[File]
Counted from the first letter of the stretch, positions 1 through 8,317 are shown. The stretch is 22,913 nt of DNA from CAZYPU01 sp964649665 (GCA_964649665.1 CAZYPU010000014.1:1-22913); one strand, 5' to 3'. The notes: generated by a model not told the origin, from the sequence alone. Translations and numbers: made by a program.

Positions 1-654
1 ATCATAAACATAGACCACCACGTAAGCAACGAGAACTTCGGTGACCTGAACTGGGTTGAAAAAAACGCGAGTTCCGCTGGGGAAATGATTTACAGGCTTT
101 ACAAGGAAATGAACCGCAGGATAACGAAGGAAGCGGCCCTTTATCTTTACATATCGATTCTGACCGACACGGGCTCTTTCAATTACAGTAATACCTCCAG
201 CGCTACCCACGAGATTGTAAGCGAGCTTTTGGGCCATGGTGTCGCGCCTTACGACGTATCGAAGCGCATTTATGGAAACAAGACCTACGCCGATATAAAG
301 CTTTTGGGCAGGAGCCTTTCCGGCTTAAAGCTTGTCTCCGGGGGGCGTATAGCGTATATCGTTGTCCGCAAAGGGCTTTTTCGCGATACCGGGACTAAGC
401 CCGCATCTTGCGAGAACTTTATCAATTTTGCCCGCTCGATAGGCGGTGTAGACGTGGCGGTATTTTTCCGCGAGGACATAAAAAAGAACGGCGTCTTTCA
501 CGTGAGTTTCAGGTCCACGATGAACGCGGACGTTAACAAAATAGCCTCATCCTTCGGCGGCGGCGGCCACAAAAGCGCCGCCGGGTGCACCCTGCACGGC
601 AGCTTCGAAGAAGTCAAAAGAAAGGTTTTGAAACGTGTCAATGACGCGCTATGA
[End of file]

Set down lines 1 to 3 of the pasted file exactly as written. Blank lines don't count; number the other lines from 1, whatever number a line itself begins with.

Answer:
Counted from the first letter of the stretch, positions 1 through 8,317 are shown. The stretch is 22,913 nt of DNA from CAZYPU01 sp964649665 (GCA_964649665.1 CAZYPU010000014.1:1-22913); one strand, 5' to 3'. The notes: generated by a model not told the origin, from the sequence alone. Translations and numbers: made by a program.

Positions 1-654
1 ATCATAAACATAGACCACCACGTAAGCAACGAGAACTTCGGTGACCTGAACTGGGTTGAAAAAAACGCGAGTTCCGCTGGGGAAATGATTTACAGGCTTT